Once in Earth’s oceans, the Farwanderer itself took the form of an immense, whale-like cybernetic organism, kind of a cross between a Grey Whale and the submarine Nautilus.  And as the aquatic apes evolved, losing their legs and developing a lower anatomy resembling that of a dolphin while becoming more human-like from the waist up, they lived under the guidance of the Farwanderer, which gradually enhanced their intelligence.  They created a civilization for themselves in the sea--but not one like what you see in Sub-Mariner and Aquaman stories.  It bothers me to see undersea civilizations in comic books where you can stand up and walk around or use furniture and utensils on the ocean floor as if you were still on land, and drapes and fabrics hang as if they were in air instead of water, and so forth.  I have an understanding with myself that if I have beings who live underwater it’s going to be more natural and logical than that, and it’s not going to work that way.  But I’m getting off track here.  The point is that these beings, whom we’ll call Cetusians for want of a better name, have a civilization in the ocean that is older than any civilization on land and even more advanced than our own.  

The Cetusians are without aggression beyond self-defense and have no interest in dominating nature or the planet.  They have only intelligence and curiosity.  With the help of the Farwanderer, they have learned to project their minds out of the ocean to explore both the far reaches of land and the depths of outer space.  The Farwanderer has shown them planets and parts of the universe that humans have not yet imagined.  And at times the Farwanderer has allowed some of them to take human form and move discreetly, secretly, among our kind to learn about us in person.  There have been humans throughout history who have unknowingly met and been acquainted with Cetusian explorers.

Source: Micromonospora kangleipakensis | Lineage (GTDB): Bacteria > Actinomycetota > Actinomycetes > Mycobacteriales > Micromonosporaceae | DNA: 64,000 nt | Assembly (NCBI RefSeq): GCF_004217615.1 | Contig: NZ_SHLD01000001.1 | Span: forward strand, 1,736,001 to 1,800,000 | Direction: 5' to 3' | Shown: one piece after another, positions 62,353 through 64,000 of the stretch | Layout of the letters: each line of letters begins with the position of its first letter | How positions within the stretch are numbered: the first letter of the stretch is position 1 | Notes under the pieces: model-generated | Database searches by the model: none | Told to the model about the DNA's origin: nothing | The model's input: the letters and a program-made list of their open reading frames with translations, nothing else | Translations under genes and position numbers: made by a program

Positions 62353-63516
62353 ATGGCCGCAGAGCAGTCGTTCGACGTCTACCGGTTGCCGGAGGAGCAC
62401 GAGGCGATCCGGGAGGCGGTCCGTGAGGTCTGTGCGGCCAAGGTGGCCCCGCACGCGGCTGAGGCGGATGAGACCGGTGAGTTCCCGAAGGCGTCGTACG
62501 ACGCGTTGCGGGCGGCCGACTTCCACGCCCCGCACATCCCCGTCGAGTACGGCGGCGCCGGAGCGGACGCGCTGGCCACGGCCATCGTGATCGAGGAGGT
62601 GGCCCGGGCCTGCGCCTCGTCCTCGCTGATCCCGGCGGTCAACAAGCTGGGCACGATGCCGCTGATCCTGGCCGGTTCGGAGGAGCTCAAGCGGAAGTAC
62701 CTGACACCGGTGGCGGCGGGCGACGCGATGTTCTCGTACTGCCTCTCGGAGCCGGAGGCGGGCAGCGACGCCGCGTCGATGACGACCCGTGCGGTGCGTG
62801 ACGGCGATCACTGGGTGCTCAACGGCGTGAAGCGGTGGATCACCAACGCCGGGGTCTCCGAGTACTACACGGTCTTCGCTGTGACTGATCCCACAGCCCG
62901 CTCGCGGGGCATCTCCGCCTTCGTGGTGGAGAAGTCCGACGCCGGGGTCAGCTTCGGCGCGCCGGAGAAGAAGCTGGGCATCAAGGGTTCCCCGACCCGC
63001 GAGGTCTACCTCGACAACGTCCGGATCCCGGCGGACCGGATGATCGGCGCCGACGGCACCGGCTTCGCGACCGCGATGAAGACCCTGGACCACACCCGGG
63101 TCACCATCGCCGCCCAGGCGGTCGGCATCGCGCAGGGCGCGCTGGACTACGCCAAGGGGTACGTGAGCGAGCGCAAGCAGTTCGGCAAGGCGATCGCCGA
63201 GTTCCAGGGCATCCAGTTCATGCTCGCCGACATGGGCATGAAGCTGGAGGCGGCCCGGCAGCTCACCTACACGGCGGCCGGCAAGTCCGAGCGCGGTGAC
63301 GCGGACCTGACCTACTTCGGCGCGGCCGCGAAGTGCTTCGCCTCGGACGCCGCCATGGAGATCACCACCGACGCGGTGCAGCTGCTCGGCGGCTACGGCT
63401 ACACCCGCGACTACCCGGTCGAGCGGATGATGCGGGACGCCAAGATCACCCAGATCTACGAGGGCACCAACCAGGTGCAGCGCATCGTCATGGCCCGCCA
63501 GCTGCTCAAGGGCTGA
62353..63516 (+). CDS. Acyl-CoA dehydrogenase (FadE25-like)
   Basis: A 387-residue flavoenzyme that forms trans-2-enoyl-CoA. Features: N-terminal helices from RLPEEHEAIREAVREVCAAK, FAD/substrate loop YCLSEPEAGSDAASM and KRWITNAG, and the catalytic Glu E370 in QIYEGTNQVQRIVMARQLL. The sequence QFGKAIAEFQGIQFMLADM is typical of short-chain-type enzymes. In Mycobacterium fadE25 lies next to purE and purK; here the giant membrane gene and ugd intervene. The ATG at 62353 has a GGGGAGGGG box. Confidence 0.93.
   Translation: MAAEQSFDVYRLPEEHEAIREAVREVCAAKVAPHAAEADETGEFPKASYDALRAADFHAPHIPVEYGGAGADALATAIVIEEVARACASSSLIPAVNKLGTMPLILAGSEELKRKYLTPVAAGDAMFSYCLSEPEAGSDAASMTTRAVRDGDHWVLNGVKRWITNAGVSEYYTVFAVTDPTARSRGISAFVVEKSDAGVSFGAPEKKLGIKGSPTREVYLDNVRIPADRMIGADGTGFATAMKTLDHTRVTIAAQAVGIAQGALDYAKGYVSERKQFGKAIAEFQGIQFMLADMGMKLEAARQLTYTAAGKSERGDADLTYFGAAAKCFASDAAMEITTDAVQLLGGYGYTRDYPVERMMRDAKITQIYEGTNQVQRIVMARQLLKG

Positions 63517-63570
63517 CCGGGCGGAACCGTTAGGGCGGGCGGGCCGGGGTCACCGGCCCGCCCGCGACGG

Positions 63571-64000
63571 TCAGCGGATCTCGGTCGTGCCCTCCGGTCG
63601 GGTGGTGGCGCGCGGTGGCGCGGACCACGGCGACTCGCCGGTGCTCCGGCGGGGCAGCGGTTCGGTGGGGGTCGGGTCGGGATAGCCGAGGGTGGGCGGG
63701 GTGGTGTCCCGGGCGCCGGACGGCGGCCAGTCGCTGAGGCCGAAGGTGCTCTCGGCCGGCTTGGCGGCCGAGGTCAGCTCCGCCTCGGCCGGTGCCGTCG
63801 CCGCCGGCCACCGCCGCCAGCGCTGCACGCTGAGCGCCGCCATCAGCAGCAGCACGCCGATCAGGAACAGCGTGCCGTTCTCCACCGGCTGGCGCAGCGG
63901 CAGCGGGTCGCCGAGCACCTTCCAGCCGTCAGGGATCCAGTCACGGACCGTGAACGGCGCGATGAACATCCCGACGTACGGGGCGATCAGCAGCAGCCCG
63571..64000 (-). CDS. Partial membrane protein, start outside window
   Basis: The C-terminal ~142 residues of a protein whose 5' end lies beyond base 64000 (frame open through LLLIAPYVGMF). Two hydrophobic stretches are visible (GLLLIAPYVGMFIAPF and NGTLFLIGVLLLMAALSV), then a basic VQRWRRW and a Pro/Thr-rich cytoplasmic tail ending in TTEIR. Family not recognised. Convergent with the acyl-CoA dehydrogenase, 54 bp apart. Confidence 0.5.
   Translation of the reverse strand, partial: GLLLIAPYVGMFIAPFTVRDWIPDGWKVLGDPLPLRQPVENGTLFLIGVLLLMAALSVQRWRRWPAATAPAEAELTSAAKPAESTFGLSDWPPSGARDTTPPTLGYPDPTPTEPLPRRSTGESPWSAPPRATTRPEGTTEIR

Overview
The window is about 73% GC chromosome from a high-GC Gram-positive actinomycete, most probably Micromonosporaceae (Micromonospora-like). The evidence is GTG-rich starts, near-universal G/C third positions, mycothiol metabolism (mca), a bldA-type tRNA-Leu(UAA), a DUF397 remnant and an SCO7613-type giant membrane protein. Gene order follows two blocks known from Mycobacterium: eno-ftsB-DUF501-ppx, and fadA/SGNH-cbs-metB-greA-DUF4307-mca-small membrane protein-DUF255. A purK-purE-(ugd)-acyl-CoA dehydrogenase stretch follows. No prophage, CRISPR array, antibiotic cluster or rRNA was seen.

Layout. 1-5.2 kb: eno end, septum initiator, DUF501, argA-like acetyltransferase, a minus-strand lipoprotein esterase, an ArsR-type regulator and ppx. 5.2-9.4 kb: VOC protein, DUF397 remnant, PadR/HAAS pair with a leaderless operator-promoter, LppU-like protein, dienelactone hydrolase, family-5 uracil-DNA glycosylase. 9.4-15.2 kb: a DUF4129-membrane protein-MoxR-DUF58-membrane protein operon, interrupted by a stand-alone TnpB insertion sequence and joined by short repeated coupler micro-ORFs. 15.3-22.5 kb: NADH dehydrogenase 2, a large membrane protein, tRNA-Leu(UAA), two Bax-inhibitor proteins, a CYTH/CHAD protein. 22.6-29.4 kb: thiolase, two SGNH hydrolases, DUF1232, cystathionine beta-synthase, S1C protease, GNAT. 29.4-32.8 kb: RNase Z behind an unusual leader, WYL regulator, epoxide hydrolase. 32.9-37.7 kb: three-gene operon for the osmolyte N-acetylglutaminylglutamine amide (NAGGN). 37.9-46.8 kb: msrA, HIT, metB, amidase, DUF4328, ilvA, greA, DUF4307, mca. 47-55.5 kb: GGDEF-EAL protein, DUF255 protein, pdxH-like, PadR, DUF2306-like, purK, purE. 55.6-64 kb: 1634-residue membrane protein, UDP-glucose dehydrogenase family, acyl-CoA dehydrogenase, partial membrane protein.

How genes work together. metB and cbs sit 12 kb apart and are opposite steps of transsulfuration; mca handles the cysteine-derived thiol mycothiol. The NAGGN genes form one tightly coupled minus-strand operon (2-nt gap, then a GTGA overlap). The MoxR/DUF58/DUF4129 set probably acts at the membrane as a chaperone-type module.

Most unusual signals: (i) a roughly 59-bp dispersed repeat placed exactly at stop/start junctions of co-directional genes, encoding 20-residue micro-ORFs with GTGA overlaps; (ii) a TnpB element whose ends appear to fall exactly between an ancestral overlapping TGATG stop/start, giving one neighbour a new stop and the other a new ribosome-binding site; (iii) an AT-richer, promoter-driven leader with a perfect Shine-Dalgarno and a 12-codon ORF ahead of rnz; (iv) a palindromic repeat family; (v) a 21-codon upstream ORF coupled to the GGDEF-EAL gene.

And this is all very well and good, as you can surmise--until something happens.  What happens is the story to which so much of the Quantum Comics Universe links up:  the origin of the Environauts.  The invasion of the Ardemian Rief Clan threatens both the surface and the oceans of Earth until Lucky Vega, a.k.a. Lucky Star, and his friends repel the aliens.  But in the wake of the danger, the Farwanderer is disturbed.  Advanced as they are, the peaceful and pacifistic Cetusians would have been subjugated by the Rief if they had been discovered.  What if another such threat should arise and this time not even the Environauts could see it off?  Something, the Farwanderer reasons, must be done.  The Cetusians need a protector, but the Farwanderer is not willing to try to change the Cetusians’ nature to produce one.  It wants its proteges in Earth’s oceans to remain as they are.  Fortunately, the Farwanderer has other options.